Islets of Hope

Volume 1, Issue 10:  October 2005 Editoral Education Feature:  Three R's

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Islets of News Diabetes Editorial
October 2005

 

 

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Does your state have good education protection laws for children attending public school with diabetes?  Visit our Scholarship page to find out ways to get a higher education for your child.

State Links

California (Cal Ed Code Section 49414.5 (2005))
Connecticut  (Chap 170 Section 10-220j (2004)); Hawaii  (HB 1550 (2005))
Kentucky (HB88 (2005)); Massachusetts;
Montana
North Carolina (N.C. Gen. State Chapter 115C-12(31))
Oregon (Chapter  433.825 (2003))
South Carolina
Tennessee  (TN Code Ann Chapter 49-5-415 (2004))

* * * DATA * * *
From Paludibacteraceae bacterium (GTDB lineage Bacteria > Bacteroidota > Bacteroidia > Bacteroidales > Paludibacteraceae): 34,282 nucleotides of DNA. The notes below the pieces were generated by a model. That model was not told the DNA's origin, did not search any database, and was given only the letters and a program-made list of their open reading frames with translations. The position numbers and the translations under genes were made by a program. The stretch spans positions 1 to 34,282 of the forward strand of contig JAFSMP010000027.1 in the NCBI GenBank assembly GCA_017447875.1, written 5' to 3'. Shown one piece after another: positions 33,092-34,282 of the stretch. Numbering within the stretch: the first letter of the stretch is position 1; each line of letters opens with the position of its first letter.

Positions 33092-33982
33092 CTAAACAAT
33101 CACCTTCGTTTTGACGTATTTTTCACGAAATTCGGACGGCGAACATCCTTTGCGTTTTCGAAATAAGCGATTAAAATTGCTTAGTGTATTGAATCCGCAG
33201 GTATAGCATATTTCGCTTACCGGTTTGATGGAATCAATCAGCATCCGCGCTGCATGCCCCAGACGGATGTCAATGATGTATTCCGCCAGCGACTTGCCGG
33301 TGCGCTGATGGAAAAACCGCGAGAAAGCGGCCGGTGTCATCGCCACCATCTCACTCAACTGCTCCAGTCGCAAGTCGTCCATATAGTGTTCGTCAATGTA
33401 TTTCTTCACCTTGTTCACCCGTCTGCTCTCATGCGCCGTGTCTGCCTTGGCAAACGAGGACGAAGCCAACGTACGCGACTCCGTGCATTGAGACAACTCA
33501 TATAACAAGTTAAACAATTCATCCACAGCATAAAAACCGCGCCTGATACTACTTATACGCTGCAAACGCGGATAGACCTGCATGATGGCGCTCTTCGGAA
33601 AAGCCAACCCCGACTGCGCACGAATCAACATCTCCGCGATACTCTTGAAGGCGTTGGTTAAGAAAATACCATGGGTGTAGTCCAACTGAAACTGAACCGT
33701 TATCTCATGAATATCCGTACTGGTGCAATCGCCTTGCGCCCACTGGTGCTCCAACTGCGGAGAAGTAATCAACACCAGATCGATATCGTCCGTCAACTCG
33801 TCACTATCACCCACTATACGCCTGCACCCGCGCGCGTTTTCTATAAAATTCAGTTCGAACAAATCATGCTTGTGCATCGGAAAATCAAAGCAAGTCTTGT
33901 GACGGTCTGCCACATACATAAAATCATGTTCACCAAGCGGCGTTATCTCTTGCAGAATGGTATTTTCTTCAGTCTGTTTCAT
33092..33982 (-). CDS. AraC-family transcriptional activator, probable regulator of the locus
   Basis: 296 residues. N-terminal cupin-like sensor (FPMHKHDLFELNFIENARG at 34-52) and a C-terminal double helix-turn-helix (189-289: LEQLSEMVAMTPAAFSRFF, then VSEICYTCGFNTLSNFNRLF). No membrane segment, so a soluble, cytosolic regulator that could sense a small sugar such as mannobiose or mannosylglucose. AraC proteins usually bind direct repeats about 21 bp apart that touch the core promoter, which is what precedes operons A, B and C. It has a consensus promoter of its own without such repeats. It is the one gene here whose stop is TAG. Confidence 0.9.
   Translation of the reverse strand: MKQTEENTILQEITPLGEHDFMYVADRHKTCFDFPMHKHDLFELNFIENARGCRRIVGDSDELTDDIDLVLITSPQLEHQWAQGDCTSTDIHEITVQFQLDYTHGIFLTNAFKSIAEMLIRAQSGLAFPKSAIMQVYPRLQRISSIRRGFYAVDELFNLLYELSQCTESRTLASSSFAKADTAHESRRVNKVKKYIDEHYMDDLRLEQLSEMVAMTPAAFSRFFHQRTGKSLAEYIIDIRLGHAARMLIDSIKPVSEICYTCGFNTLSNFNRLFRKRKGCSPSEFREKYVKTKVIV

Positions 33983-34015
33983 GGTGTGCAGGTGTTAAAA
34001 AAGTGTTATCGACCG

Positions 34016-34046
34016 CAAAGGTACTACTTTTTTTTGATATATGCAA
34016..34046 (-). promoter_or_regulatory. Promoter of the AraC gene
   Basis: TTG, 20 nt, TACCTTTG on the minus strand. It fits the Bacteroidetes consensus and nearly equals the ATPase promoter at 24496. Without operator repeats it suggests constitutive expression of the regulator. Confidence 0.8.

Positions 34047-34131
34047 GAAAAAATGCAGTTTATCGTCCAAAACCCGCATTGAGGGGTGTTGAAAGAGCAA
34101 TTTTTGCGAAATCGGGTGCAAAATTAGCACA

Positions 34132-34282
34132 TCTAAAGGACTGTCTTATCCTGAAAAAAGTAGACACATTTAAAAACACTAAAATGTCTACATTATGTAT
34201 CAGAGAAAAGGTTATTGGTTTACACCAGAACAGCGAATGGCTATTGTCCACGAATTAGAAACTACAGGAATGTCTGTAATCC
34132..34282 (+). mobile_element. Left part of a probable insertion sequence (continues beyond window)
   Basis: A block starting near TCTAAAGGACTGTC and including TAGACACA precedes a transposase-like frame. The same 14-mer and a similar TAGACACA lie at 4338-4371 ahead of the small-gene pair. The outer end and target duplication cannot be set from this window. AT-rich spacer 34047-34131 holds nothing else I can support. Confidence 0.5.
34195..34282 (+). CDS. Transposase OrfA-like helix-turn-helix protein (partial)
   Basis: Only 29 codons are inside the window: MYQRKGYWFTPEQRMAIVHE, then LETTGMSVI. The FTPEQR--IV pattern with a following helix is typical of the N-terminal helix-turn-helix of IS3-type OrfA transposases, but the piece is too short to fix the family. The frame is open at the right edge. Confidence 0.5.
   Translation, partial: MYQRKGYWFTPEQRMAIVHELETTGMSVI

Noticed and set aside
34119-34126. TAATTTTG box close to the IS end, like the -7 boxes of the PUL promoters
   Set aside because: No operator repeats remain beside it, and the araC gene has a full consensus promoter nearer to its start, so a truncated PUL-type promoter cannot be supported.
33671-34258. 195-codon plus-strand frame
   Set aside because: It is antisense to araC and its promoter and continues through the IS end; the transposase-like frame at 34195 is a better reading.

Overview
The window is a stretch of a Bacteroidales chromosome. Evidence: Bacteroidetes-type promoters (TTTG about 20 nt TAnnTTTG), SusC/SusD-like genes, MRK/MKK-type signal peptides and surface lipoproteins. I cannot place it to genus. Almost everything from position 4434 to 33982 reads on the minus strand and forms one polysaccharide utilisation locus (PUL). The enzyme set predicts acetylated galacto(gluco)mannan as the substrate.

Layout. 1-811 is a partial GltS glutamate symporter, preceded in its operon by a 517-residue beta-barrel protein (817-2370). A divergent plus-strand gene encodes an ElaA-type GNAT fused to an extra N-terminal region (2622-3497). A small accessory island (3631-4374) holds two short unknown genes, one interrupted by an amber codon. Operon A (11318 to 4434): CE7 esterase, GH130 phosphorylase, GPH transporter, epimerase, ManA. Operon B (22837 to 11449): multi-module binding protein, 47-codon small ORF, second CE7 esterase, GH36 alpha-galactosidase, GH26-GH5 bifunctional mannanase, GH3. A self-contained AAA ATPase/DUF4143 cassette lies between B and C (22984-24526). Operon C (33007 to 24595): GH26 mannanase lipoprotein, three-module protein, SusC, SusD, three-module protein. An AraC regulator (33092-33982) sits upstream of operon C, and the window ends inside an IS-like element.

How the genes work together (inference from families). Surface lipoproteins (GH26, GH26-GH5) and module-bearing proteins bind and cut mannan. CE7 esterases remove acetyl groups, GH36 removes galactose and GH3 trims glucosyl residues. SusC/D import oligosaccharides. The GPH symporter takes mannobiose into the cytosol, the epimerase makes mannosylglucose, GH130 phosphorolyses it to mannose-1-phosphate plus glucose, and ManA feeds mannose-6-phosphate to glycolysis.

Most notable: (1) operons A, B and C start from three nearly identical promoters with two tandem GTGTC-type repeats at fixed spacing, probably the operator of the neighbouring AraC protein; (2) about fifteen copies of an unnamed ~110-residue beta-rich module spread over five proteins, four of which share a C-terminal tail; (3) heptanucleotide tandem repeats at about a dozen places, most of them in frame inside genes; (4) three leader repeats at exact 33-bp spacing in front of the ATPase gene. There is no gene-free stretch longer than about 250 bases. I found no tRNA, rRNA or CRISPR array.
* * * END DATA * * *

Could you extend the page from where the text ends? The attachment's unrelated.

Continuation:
Texas
Virginia
Washington (Rev. Code Wash. Title 28A.210.330 (2005))
Wisconsin.

  Need More Information? No problem, IOH is here to help...

Information on Your Child's Educational Rights

Download the American Federation of Teachers Declaration

Download Safe at School Principals

Sign the Safe at School Statement of Principals

Share School Success Stories with ADA

More Resource Links

Still need more help? Visit the "Ask A Lawyer" page for more answers to legal questions about your child's right to an education.

NOTE:  The ADA’s Safe at School Campaign does not  deny the importance of a qualified nurse but seeks to pass legislation: